In 2012, I started taking at least one week every year as an “unplugged” vacation.
For me, this means that, while I have my cell phone for emergencies and contact with the caregivers of my special needs son, I don’t use my phone for anything else—no Facebook or other social media, no email, no idle time-waster games, nothing.
I started doing this because I wanted to detox my brain from the seemingly endless, though TOTALLY addictive, stream of data that was coming at me all hours of the day...and that was in 2012!
Recently, I found some data that I found super-disturbing while not AT ALL super surprising:
- 84% of cell phone users claim they could not go a single day without their device.
- 67% of cell phone owners check their phone for messages, alerts, or calls — even when they don’t notice their phone ringing or vibrating.
- Studies indicate some mobile device owners check their devices every 6.5 minutes.
- 88% of U.S. consumers use mobile devices as a second screen even while watching television.
- Some researchers have begun labeling “cell phone checking” as the new yawn because of its contagious nature.
Accelerate Your Success:
The Unplugged Week
I also found some really positive information about some important reasons to unplug in general, including the findings that powering-down helps removes unhealthy feelings of jealousy, envy, and loneliness, combats the fear of missing out, and promotes creation overconsumption.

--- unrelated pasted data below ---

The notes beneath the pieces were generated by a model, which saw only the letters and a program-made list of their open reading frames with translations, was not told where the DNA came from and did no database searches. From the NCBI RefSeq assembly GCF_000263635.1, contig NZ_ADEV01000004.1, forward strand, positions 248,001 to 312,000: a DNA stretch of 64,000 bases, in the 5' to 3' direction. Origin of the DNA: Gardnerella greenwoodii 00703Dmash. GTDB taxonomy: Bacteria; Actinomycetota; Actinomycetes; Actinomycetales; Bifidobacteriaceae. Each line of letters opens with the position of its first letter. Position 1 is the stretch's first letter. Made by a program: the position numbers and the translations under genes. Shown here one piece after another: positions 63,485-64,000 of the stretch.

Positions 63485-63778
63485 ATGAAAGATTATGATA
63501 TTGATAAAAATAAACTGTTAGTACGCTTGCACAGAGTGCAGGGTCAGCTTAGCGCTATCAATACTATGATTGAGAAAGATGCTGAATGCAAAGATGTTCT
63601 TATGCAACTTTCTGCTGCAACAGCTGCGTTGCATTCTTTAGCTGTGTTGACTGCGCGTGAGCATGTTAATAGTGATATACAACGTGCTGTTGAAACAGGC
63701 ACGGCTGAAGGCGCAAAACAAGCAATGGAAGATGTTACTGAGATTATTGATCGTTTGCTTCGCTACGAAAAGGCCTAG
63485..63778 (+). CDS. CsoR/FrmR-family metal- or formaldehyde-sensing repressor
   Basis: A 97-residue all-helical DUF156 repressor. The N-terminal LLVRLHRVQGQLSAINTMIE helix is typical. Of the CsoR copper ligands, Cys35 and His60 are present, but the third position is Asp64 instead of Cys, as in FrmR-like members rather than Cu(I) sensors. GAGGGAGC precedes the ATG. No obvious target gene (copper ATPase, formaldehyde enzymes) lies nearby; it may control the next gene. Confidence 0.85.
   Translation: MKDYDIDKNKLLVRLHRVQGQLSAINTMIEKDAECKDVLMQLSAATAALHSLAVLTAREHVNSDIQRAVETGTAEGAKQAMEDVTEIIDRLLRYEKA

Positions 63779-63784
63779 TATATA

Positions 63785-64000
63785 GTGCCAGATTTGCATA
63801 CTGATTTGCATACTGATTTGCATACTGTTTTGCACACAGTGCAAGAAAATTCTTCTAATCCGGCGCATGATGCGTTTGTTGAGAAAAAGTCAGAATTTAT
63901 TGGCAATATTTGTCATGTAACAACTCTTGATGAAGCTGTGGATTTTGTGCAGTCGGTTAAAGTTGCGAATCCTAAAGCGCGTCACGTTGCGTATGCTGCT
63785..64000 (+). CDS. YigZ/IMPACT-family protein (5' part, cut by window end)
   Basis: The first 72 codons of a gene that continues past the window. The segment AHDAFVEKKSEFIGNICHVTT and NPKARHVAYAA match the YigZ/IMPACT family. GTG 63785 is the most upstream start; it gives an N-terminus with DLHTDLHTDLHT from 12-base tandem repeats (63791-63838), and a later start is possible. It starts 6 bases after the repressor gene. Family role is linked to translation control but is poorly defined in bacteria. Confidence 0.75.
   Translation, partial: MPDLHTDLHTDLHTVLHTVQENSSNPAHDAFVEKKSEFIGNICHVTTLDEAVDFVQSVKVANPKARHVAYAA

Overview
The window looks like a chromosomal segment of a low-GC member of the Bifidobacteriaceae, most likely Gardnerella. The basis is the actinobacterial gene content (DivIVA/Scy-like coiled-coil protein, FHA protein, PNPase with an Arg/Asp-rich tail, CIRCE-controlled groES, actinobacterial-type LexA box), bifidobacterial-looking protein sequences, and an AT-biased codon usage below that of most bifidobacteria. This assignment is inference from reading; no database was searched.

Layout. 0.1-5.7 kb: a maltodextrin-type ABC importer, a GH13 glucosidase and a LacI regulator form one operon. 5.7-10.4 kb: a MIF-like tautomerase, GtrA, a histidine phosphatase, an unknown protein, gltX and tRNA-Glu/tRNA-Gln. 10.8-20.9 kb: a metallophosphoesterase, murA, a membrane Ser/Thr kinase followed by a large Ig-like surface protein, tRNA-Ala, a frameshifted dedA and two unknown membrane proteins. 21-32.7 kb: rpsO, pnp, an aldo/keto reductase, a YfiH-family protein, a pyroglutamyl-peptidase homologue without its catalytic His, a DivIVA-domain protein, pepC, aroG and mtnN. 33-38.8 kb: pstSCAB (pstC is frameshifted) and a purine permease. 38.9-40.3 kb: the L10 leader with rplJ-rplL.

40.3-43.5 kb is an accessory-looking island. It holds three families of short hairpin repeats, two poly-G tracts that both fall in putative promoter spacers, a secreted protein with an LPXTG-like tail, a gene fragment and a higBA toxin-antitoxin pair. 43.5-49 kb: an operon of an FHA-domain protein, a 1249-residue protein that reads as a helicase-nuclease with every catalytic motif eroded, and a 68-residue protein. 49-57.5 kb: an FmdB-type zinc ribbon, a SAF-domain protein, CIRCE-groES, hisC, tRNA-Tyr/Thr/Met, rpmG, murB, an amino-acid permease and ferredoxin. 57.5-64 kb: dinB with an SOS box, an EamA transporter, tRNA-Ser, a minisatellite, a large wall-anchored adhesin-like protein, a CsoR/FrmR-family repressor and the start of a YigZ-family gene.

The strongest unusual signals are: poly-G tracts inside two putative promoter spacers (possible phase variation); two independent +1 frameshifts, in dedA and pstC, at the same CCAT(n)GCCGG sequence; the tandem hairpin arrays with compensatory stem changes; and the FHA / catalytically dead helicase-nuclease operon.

Of course, I’m not here to convince you to unplug. You’ve probably already been convinced to do it, or at the very least intrigued to try it. But let’s face it, the idea of chucking your phone out the window, or locking it in a guarded safe for a week, is a little more extreme behavior than most of us are willing to consider.
I’m interested in helping you ACTUALLY DO IT in a way that's sustainable and unobtrusive to your day-to-day actions as possible.
5 Steps to Planning Your Unplugged Week:
1.) Plan it WELL in advance.
An unplugged week doesn’t happen by accident, and it can’t happen next week without dire consequences. Take your time. Block out your week in your calendar, arrange your schedule in advance to minimize required work connections, and inform your team of your intentions.
2.) Make a list of analog things you’d like to have time for.
We’ve all got interests that have fallen by the wayside thanks to our connections to technology. Chess, cribbage, books, sketching, yoga, deep conversations. These all contribute to a relaxed mental state, which is the main goal of most vacations.
3.) Declutter your phone/computer/tablet ahead of time.
It takes a lot of time to unsubscribe from emails you don’t care about, unfollow accounts that annoy you, and tailor your notification settings. The quickest way to have the same effect? Deleting the entire app. You know your problem apps; uninstall them, even if it’s only during your trip or for a few days at a time. Turning your phone back into a phone is pretty liberating.
4.) Turn off all notifications. I’ve spoken about this before.
Yes, all of them. Just turn them off. When the phone doesn’t buzz or beep, you’ll be less likely to want to grab it and “just see” what’s going on in the world.
5.) Set specific check-in times with your team.
Your team WANTS you to have some time away, but they also may NEED you for some important decisions. Don’t leave this up to chance. Schedule specific check-in times with your team to ensure that a.) they don’t get too anxious without you, and b.) you don’t feel too out-of-touch while you’re away.
That’s it. Simple, but not easy.
There are plenty of other approaches that are far more stringent than this one. Still, I’ve found that pre-planning and properly set expectations, coupled with a reasonable balance of time and strong, consistent controls is the secret to getting away effectively with the least amount of stress.
I hope you have a great weekend,